Whatever, on the other hand, there’s a sense of delight
in seeing the supermarkets being called to book. We all know that, while
they’ve been raking in billions in profits, they have also been
riding their suppliers into the ground with extravagant use of the whip.
From the farming industry struggling to make any profits,
to cheap child labour in far away places with strange sounding names,
they represent everything that is wrong with this country and why we as
a nation find ourselves in such a mess.
People holding powerful positions in society, driven
purely by personal ambition and greed with no regard for the sort of
world they are handing the nation’s children and grandchildren. And that
includes their own descendants because when the revolution rides into
these people really think they’ll be safe hiding behind electrified
fences patrolled by armed guards?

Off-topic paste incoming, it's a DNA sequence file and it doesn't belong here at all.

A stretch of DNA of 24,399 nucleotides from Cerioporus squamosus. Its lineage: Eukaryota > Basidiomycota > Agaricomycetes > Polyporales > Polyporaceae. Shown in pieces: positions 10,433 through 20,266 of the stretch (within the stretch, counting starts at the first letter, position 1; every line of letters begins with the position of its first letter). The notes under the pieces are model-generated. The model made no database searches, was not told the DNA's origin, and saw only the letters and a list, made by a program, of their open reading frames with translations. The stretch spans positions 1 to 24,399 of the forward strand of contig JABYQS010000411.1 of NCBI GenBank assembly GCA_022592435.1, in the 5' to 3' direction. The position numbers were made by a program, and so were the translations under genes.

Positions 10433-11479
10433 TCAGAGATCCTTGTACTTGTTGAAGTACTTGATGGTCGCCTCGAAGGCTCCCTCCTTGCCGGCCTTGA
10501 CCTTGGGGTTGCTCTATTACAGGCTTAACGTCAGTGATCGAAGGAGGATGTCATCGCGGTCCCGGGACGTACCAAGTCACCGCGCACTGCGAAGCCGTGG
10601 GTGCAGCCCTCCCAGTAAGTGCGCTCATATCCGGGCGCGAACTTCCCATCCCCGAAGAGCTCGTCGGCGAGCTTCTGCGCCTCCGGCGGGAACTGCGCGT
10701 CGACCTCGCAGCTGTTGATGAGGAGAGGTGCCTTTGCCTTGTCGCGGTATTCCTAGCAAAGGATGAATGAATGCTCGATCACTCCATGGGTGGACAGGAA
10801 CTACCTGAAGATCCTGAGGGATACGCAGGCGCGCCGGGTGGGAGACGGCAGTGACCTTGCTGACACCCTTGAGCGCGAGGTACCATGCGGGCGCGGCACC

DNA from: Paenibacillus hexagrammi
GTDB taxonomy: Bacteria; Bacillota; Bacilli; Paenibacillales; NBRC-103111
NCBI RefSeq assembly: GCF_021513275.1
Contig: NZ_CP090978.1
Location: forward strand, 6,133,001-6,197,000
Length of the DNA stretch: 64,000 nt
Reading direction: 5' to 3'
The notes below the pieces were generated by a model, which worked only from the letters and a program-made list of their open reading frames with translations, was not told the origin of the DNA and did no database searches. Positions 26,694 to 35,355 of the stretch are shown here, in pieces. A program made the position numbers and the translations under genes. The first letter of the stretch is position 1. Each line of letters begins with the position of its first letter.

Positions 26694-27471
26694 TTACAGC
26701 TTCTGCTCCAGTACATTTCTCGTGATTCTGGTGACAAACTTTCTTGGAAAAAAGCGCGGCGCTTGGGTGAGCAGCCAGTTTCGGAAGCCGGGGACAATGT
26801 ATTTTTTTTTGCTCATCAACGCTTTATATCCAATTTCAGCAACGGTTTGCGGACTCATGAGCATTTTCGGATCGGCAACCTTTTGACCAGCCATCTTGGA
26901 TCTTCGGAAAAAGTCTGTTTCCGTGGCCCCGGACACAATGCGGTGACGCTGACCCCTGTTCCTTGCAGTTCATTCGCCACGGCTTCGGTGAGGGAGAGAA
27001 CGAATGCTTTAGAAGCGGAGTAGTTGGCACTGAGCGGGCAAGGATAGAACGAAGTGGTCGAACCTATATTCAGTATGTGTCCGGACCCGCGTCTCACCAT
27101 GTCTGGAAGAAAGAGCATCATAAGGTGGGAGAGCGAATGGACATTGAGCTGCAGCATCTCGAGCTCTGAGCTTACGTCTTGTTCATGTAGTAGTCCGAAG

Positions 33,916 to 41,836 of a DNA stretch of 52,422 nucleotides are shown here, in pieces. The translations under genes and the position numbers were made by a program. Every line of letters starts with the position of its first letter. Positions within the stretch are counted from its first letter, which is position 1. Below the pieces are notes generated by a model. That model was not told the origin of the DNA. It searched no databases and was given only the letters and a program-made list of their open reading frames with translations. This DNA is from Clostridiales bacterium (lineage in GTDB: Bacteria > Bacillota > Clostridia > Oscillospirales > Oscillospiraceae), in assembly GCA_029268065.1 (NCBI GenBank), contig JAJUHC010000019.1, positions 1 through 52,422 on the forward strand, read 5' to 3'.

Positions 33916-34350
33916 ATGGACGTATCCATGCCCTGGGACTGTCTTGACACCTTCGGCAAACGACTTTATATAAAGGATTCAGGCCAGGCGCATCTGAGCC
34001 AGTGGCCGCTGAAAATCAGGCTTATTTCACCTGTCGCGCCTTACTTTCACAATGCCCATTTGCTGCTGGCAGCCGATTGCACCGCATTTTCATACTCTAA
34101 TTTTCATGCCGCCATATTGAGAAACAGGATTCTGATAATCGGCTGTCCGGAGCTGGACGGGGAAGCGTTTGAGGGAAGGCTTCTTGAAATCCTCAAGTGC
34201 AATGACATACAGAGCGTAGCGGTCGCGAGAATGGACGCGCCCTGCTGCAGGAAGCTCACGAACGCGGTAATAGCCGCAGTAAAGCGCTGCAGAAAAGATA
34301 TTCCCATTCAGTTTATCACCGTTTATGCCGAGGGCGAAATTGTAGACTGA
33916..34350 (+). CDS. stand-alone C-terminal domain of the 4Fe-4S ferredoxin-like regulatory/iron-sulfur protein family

I guess if a Gallup poll ― sorry, the subject matter just
invites puns and the like ― if a poll was carried out, people would not
be too upset at finding horse meat in their burgers but rather pleased that
the supermarkets are having their comeuppance because of their arrogant
conviction that they can do as they please.
Incidentally, if the Food Standards Agency had never
carried out tests for horse meat on food sold in Britain, what made it
do so now? Hm, I sense a whistleblower. Perhaps a man with a red
Anyway, I’m sliding away from the smiley aspect of the
situation. A letter in The Daily Telegraph caught my eye...
SIR – Many people will happily consume salami, several
brands of which contain donkey meat. What’s the difference?
Ruby Gordon-Wilson, Newick, East Sussex
A comment board response from
The Hidden Paw:
Usually about 3-4 hands (12-16 inches).
Also spotted online...
Jptaylor: On Terry
Pratchett’s fantasy planet Discworld, certain catering establishments
have on the menu: “Curry with meat: $3. Curry with named meat: $3.50.”
PS: Luckily I wasn’t drinking coffee when I saw today’s Matt
last couple of days have shown just how many horse related words and